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Guidelines for Breaking In New Gear

  • By Aaron Hersh
  • Published Dec 18, 2014
  • Updated 3 days ago

“Don’t try anything new on race day” is a piece of advice just about every triathlete has heard. But this suggestion really isn’t very helpful on its own because the amount of time needed to adapt depends on what change you’re making — for example, adapting to a new helmet takes less time than getting comfortable with a fit change. Follow these guidelines to calculate the proper time period to maximize your comfort on race day.

Wheels

Both brakes and derailleurs must be readjusted when wheels are swapped, and braking performance can change, especially when swapping to carbon rims.

Break-In Time
Minimum: One ride. Make sure the bike is tuned to the new wheels.
Ideal: One week. Get accustomed to different braking and ride feel.

RELATED: Buying Aero Wheels On A Budget

Bike Fit

Cycling ability isn’t universal — fitness is tied in part to a position. Change an aspect of fit, and muscles have to retrain to function while stretched to a different length.

Break-In Time
Minimum: For small tweaks, two weeks is enough time to adapt.
Ideal: Changes like dropping the bars or major adjustments require four weeks before becoming totally comfortable.

Running Shoes

A new shoe can be a little stiffer, and different models impact gait.

Break-In Time
Minimum: When swapping to a fresh pair of shoes you’ve been using, five runs is enough to break the new set in and discover if there are any blister-inducing seams.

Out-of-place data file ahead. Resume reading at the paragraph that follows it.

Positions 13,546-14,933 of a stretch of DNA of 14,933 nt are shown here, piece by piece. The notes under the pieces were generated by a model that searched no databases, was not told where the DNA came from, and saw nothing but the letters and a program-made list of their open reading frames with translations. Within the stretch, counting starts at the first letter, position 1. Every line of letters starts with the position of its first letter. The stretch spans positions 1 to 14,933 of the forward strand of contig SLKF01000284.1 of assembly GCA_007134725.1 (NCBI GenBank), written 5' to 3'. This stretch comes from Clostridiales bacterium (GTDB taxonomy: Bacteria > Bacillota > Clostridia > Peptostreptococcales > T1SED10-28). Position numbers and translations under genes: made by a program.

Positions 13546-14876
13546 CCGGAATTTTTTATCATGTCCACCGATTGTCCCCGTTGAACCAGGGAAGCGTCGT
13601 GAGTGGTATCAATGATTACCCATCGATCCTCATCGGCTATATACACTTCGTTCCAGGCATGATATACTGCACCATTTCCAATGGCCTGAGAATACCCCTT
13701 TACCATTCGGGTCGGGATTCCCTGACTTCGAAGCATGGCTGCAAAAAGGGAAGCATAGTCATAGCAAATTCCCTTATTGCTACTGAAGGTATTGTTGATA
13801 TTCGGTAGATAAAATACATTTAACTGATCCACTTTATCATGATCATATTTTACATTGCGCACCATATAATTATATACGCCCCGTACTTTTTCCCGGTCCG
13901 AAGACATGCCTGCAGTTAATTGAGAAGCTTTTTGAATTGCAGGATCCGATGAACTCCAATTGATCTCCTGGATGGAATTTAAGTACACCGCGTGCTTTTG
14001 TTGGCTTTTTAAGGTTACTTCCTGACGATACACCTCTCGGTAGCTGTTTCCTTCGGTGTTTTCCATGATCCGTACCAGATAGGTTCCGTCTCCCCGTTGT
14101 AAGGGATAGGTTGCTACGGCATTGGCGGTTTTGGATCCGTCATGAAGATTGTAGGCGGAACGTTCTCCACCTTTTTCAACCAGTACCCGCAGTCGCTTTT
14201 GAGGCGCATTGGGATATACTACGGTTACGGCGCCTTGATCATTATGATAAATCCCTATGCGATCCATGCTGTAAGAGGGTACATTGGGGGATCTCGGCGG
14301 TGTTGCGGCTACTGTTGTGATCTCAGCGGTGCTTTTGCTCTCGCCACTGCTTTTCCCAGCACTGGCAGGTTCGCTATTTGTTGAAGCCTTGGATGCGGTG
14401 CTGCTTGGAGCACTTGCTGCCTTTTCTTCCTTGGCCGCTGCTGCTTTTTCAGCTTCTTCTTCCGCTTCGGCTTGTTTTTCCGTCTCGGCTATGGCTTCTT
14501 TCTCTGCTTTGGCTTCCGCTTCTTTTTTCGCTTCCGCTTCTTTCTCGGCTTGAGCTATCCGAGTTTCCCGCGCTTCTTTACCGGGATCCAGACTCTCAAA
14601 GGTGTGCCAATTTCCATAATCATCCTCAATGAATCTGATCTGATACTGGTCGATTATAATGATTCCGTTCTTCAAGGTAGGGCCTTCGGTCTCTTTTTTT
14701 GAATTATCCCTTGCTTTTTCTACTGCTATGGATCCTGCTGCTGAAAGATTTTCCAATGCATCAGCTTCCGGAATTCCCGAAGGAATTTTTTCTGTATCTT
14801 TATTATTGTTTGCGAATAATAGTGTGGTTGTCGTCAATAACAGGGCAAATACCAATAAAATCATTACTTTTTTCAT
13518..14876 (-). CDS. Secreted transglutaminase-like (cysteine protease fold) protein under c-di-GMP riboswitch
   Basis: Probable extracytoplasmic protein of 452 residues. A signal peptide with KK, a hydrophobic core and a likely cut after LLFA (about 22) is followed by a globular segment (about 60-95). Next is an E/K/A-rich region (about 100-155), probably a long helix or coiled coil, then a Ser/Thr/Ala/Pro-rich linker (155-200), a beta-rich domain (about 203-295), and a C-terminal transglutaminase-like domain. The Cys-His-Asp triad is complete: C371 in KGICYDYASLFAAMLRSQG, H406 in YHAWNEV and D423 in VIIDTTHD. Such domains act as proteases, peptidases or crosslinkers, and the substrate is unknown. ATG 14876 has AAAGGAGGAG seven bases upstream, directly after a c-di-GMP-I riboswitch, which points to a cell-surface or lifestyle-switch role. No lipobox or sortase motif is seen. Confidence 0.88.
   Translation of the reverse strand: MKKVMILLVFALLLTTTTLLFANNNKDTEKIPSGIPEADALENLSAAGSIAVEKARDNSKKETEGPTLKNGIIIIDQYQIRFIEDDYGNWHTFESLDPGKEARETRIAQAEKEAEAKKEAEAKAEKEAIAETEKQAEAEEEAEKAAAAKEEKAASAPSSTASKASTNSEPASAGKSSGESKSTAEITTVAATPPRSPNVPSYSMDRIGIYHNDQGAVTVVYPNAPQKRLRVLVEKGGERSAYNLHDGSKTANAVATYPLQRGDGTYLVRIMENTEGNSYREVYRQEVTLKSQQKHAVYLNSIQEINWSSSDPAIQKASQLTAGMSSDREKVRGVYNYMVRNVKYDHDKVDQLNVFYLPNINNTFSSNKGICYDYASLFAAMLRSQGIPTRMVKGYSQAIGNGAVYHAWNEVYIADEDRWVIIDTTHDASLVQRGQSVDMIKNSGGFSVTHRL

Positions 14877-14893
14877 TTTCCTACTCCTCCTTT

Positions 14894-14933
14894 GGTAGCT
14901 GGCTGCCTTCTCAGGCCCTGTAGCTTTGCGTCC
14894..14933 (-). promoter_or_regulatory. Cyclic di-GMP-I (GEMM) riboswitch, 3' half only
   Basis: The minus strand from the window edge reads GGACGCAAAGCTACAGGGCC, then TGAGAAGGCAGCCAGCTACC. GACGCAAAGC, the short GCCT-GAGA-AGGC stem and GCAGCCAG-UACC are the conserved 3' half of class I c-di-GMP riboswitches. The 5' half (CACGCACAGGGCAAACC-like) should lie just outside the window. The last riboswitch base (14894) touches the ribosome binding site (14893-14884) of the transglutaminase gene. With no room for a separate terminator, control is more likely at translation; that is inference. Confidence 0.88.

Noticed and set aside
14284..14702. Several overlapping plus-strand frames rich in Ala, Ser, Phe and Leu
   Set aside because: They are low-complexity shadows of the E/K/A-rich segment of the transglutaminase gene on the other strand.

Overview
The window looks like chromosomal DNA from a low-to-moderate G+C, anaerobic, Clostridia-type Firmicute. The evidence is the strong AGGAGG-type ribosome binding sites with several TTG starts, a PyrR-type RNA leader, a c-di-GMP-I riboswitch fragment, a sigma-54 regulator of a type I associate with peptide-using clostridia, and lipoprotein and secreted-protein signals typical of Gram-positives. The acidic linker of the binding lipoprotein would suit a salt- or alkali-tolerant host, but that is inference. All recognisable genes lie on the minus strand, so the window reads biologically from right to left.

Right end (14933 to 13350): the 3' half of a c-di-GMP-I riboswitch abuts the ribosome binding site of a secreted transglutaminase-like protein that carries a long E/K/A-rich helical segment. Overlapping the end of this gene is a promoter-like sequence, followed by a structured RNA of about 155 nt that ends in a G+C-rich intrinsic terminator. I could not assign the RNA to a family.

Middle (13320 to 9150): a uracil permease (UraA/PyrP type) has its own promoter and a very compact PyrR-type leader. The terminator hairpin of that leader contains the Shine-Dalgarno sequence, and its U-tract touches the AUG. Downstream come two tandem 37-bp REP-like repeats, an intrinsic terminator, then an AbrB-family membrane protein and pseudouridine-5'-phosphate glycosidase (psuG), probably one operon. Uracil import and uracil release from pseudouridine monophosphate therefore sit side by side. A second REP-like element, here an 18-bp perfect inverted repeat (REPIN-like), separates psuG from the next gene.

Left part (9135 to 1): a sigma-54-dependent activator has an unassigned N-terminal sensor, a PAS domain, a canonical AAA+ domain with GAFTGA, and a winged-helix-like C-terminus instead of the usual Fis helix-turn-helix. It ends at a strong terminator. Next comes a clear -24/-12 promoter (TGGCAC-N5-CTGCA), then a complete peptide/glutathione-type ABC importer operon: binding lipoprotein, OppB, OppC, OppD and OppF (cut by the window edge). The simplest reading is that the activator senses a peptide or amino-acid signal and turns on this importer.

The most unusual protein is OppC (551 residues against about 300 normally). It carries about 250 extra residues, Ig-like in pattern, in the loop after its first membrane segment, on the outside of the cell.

Ideal: Changing shoe model takes a big adjustment. Heel height differential, for example, can dramatically alter stride, so give yourself five weeks to adapt to an entirely new race shoe.

RELATED: Shoe-Fitting Advice From The Experts

Aero Helmet

Vision, heat dissipation, fit and transition are impacted.

Break-In Time
Minimum: One brief trip around the block is enough to see if a helmet is a problem.
Ideal: Studies have shown that five days of heat training is enough to acclimate, so shoot for five rides in the helmet if temperature is a concern.

Wetsuit

Fit, friction and flexibility are all hard to assess from dry land.

Break-In Time
Minimum: A single swim will alert you to any severe problems, which are often less harmful to a race than swimming without a wetsuit.
Ideal: Building strength to overcome a wetsuit’s restriction takes weeks. One swim a week for three weeks is enough to start developing resiliency.

RELATED: 14 Triathlon Wetsuits Revealed

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Aaron Hersh

Aaron Hersh

Aaron Hersh is the Senior Tech Editor of Triathlete magazine. To submit a question, write Aaron at Ahersh@competitorgroup.com.

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